FAIRBANKS -- If you're a bush pilot in Alaska, it's better to bruise your ego than your airplane, or worse, your body. Pilots in Fairbanks now have a place to practice to ensure neither happens.
Two practice landing areas measuring 25 feet wide and 600 feet long were painted on each approach to a bigger gravel runway on the East Ramp of Fairbanks International Airport on Monday night so pilots can practice the tight landings required on small mountaintop runways and gravel bars each summer across Alaska.
The makeshift runway is a collaborative effort of the Federal Aviation Administration, Fairbanks International Airport and several local aviation organizations. A similar runway was painted at the airport in Palmer about three weeks ago. They are the first such practice runways in the state.
Everyone involved agrees the practice runways should help pilots improve their off-field skills.
"We think it's a great idea for people to practice in a controlled environment before going off and trying to land on some short, rough strip out there," said pilot Ron Dearborn with the General Aviation Association in Fairbanks.
Or, as Tom George, the Alaska regional representative for the Aircraft Owners and Pilots Association, put it: "This way, if you don't get it right the first time, you're not going to screw things up."
The practice runways are meant to simulate the kind of conditions, at least size-wise, that Bush pilots are regularly confronted with. The 25-by-600 runways -- the equivalent in length of two football fields -- are "fairly representative" of many Bush landing strips, George said.
"There's shorter and longer," he said. "That sounded like a good place to start."
A dozen local pilots from various organizations gathered at the airport Monday night to paint the white runways onto the gravel ski strip. The runways consist of two rows of white, 2-by-4 rectangles painted every 100 feet, 25 feet apart.
The practice strips will allow pilots flying small planes like Super Cubs, Cessna 180s and 206s, Mauls, Pipers and Scouts to hone their short takeoff and landing skills, George said.
"You could go practice on the ski strip just as is, but by putting the markings on it makes the practice a little more revealing," Dearborn said. "If any of that paint gets touched, it should tell the pilot who touched it something.
"If you can't land 100 percent of the time in 600 feet you don't want to land on anything shorter," he said.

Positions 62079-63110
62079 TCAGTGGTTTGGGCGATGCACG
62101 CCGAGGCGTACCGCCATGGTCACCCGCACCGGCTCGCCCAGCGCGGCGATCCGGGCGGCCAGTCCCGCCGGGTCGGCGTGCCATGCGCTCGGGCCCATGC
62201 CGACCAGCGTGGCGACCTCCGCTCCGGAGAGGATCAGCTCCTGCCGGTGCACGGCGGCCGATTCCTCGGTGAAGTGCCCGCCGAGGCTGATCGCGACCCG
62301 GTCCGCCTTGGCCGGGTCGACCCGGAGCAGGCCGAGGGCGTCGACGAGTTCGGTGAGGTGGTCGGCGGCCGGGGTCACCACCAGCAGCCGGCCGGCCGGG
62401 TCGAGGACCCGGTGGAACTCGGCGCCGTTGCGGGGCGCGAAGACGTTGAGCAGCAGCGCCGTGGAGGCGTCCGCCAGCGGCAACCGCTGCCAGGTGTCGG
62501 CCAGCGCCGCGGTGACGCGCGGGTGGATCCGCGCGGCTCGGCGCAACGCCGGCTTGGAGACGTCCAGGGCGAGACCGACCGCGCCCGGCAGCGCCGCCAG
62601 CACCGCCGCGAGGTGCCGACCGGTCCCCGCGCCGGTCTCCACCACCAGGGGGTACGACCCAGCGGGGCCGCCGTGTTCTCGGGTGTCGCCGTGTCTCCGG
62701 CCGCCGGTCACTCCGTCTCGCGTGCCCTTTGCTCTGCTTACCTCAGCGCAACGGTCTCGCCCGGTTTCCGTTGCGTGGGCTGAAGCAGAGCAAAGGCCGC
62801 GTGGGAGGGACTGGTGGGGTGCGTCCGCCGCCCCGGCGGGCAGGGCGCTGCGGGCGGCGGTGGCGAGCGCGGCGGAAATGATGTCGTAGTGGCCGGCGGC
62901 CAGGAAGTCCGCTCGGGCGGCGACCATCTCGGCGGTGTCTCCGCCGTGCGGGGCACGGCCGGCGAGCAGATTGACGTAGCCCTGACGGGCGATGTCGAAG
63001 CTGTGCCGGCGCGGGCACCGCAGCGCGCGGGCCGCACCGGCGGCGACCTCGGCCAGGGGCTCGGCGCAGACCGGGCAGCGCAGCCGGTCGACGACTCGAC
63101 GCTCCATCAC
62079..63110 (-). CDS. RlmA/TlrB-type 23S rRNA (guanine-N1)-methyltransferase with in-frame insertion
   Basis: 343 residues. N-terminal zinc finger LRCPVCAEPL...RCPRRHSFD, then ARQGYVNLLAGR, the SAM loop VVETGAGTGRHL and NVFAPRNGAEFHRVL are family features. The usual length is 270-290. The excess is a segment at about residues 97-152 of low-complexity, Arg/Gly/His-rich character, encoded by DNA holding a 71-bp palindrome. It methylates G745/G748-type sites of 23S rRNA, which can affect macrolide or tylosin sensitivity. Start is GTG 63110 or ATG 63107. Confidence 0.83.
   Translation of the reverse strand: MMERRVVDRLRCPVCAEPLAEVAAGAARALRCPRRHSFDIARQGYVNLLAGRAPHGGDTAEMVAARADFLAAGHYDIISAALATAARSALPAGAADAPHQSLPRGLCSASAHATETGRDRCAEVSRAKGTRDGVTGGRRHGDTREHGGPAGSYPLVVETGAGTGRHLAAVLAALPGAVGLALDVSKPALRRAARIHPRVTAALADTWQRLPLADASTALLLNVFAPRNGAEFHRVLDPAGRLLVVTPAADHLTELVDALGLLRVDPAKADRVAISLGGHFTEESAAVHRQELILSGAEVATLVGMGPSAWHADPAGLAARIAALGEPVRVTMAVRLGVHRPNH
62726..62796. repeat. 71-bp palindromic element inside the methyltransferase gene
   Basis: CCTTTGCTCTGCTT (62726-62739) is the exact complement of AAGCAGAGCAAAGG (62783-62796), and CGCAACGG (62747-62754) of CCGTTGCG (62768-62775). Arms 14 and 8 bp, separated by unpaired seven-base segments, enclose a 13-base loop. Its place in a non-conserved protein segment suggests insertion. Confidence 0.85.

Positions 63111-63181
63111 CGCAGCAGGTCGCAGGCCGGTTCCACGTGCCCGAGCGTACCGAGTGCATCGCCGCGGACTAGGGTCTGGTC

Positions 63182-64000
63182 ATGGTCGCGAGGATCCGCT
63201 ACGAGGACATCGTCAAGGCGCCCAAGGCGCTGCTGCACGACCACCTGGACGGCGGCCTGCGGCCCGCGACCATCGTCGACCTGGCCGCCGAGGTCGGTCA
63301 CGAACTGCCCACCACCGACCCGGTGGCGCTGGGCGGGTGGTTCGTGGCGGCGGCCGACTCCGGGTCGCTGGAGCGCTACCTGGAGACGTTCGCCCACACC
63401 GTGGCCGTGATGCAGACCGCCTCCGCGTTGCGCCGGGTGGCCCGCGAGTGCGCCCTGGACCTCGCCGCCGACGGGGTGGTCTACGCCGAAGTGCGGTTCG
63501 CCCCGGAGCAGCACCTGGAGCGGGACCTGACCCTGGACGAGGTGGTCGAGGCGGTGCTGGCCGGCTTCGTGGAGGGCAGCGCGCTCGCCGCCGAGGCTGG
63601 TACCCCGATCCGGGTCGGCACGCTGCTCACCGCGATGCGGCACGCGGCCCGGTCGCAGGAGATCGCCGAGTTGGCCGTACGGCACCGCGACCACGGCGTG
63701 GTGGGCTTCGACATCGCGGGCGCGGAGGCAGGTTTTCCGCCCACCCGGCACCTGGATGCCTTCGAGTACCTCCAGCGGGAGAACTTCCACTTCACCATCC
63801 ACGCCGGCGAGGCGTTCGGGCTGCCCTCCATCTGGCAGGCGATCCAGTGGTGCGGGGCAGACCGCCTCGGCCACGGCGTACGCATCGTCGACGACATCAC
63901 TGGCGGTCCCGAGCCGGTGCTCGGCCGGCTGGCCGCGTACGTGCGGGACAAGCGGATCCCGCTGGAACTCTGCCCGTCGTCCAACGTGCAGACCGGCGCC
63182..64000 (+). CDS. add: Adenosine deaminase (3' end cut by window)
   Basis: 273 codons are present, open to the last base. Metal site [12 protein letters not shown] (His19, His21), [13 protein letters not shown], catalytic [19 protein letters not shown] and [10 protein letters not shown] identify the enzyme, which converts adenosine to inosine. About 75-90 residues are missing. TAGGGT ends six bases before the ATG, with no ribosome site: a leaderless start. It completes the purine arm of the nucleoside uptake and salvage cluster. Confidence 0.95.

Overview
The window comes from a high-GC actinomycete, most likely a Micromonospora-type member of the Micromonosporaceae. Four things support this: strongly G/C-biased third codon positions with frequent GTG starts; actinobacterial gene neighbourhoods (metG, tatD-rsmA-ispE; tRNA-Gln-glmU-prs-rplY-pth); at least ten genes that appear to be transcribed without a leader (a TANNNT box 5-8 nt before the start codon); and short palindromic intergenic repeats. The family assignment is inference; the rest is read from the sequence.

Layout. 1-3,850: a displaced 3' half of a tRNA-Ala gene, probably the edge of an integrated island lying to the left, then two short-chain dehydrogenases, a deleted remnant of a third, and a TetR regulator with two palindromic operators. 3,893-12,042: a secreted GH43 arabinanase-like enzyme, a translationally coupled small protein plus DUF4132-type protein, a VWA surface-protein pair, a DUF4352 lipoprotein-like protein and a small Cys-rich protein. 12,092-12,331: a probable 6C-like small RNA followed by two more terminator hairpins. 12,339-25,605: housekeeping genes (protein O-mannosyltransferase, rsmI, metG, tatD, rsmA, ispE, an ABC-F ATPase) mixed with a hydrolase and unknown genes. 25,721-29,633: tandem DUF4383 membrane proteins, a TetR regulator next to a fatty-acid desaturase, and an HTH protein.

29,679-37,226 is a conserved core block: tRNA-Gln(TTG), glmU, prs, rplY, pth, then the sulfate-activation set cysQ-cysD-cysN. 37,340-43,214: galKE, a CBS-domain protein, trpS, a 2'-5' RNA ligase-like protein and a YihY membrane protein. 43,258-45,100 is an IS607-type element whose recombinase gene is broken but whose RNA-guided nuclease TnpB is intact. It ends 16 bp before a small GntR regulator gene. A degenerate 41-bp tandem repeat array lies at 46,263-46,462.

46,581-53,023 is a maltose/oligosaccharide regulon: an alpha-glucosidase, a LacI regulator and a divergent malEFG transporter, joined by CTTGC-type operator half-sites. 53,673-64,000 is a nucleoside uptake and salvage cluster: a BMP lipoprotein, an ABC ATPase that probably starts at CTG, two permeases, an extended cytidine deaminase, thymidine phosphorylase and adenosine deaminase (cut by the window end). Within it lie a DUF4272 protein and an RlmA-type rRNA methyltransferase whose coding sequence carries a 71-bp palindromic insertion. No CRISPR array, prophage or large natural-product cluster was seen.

A skilled Super Cub pilot can land on strips that are 400 feet or less, depending on the conditions, approach and terrain, Dearborn said.
But it's not meant to simulate the real thing.
"It's meant to get your proficiency tuned up before you head off to more challenging circumstances, like slopes, rocks and trees at the end of the runway," George said.
The FAA did the "heavy lifting," George said, by approving the design for the practice runways. There were no standards for putting markings on a gravel airstrip, he said.
The idea for a painted strip was raised in an FAA meeting a couple years ago as a way to reduce accidents in Alaska. The idea was spawned as a result of work done by the northern region of the Alaska Department of Transportation.
The DOT, which is responsible for constructing and maintaining airports in rural Alaska, regularly shuts down one-half of a runway so it can do work on that section of the strips while leaving the other half open so it can be used, George said.
Pilots and aviation organizations were "wildly enthusiastic" about the idea and volunteered to help make it happen, George said.
The templates used to paint the strips were made by the University of Alaska Fairbanks Aviation Technology Program. Members of the General Aviation Association, the Fairbanks chapter of the Ninety-Nines, an international organization for women pilots, and the Aircraft Owners and Pilots Association volunteered to paint the strips and provided the equipment to do so, George said.
"It's only costing the airport three buckets of paint," he said.